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“Wrong turn” could have led to tourist murders in Florida

The two British tourists shot dead in a Florida ghetto could have taken a wrong turn whilst trying to find a 24-hour diner, according to police.

Detectives are trying to find out why James Cooper and James Kouzaris could have ended up on the notorious Newton projects area after a night out in the upmarket resort of Sarasota.

The Gator Bar, the last venue the pair are believed to have visited early on Saturday morning, is just 1.5miles away from a branch of IHOP, a popular 24-hour diner chain and one of the few places in the city to get food at that time.

Captain Sutton described it as “very possible” that the tourists, under the influence of alcohol, could quite easily have “lost their bearings”, taken and ended up in streets of Newtown, a low-income housing project.

The IHOP is on 12th street while the men turned off on 21st street.


Captain Sutton admitted that detectives had previously overlooked “lifestyle differences” between Britons and Americans, with the latter never trying to get around on foot.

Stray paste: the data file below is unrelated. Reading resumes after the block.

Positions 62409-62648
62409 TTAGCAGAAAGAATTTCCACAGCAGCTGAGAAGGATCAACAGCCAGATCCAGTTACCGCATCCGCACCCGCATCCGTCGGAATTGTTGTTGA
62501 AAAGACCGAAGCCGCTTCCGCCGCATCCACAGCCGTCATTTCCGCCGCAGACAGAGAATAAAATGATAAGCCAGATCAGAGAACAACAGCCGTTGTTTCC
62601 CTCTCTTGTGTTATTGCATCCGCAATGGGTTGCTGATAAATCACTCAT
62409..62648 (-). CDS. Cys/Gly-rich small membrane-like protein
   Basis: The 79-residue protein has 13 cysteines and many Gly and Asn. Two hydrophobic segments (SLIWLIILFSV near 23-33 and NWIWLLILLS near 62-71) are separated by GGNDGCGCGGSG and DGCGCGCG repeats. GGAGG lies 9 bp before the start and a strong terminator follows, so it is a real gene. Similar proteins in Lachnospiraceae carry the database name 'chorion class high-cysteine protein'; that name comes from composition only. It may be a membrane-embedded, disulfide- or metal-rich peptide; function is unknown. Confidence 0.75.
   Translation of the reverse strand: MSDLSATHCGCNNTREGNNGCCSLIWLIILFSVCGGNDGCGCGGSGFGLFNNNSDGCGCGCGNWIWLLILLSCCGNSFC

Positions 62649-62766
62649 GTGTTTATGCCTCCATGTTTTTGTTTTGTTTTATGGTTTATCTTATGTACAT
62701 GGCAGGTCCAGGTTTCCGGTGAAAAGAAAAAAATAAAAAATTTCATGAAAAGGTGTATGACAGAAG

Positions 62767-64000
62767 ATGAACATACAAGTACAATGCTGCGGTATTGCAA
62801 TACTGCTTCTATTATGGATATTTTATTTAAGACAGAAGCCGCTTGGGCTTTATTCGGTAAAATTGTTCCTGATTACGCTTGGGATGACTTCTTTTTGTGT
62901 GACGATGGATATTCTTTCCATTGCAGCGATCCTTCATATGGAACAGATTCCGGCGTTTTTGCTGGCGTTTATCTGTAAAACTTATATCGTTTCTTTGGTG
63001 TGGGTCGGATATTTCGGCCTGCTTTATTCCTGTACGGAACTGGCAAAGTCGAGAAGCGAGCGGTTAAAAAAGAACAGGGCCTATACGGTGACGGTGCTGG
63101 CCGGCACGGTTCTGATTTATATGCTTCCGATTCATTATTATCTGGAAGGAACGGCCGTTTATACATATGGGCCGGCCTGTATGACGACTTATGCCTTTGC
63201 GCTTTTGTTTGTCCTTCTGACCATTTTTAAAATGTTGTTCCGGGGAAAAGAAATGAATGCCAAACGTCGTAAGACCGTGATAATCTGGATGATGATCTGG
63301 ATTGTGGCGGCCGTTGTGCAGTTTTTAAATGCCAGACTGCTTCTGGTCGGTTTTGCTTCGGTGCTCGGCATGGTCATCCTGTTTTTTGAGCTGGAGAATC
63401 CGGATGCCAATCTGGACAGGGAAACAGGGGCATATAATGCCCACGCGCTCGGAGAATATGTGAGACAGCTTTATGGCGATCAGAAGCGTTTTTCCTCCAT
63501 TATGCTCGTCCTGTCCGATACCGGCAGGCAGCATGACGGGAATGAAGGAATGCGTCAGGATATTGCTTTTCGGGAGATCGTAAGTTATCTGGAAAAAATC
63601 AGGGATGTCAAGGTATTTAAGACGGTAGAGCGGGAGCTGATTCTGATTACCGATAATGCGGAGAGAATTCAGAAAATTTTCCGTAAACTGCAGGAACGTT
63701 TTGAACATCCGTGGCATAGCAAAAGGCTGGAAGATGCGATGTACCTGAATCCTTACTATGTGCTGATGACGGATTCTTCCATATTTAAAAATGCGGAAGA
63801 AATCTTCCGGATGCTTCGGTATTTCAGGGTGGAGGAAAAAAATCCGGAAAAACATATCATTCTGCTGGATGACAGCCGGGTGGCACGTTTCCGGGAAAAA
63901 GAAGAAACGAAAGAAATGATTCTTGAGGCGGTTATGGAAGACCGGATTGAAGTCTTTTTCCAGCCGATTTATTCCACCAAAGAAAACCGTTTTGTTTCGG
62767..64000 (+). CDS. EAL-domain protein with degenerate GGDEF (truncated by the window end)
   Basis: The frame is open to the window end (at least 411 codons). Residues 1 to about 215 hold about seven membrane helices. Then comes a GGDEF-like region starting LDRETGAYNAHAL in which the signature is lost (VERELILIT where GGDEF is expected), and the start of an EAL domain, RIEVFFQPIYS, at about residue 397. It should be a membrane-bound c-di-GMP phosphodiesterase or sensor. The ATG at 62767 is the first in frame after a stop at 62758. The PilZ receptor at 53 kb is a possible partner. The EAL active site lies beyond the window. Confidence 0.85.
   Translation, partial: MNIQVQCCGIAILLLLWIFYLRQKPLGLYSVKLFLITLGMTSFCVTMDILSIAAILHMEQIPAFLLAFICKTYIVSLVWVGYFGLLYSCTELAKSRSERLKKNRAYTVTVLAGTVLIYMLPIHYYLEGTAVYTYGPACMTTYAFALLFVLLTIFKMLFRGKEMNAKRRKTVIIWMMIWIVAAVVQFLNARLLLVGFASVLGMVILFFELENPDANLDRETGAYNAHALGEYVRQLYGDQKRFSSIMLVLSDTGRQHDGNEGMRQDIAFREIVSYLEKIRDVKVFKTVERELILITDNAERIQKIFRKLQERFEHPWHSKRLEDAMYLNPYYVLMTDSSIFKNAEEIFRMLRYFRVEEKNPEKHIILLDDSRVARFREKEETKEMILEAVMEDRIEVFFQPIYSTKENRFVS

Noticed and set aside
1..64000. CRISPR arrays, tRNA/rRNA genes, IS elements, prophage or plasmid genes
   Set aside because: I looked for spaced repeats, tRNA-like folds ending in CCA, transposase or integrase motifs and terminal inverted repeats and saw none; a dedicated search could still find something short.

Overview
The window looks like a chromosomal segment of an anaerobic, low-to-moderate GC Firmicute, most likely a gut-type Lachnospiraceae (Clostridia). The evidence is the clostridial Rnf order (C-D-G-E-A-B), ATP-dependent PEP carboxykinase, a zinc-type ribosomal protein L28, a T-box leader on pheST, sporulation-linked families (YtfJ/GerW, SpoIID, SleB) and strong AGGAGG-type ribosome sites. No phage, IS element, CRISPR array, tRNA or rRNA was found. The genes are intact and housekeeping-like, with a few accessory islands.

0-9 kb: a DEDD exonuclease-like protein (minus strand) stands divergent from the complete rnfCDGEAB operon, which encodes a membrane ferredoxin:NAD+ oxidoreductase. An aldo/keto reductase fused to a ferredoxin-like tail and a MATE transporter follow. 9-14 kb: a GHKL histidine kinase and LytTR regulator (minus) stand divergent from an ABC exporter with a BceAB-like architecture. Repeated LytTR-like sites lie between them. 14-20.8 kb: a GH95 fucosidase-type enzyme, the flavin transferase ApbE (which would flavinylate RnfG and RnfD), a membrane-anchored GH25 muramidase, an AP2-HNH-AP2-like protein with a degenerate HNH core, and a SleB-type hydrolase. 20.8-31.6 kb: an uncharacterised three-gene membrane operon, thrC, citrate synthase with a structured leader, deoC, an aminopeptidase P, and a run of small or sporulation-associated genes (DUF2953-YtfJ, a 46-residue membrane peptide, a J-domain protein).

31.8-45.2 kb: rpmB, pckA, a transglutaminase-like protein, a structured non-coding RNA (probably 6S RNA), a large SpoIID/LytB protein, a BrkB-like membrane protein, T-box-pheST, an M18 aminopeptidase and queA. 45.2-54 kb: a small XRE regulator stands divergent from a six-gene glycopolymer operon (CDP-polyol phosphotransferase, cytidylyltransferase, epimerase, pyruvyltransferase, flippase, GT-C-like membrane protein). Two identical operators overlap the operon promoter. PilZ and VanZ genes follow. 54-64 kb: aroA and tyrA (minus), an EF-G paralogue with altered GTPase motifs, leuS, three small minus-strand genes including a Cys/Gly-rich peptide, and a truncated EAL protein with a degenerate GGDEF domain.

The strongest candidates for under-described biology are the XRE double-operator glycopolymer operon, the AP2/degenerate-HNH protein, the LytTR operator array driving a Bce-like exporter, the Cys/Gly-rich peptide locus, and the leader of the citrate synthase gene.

He said they were now “more open to the idea they walked”, after learning from the victims’ families that the two tourists used to go hiking together whilst at university.

The contents of their pockets were on the streets and it is thought they died as a result of a robbery that went wrong.

Officers revealed yesterday that the murders could have been caught on CCTV.

They also released a transcript of the 911 emergency call from a Newtown resident in which she told a dispatcher:

“We just see a white dude laid out. There is blood everywhere. He is just laid out. Don’t know if he’s dead.”

Shawn Tyson, a 16-year-old from a special needs school, has been charged with killing the pair.

He lives on the same street as the crime scene and had been released from youth custody for allegedly firing a gun at a car only 12 hours before the killings.

Captain Sutton described the suspect as “no criminal mastermind” and said he would also have been unlikely to organise a robbery close to his home, suggesting the crime was opportunistic.

Chief homicide prosecutor Karen Fraivillig said she was confident they can charge Tyson with first degree murder but said she will not be seeking the death penalty as he is still considered a juvenile under Florida law.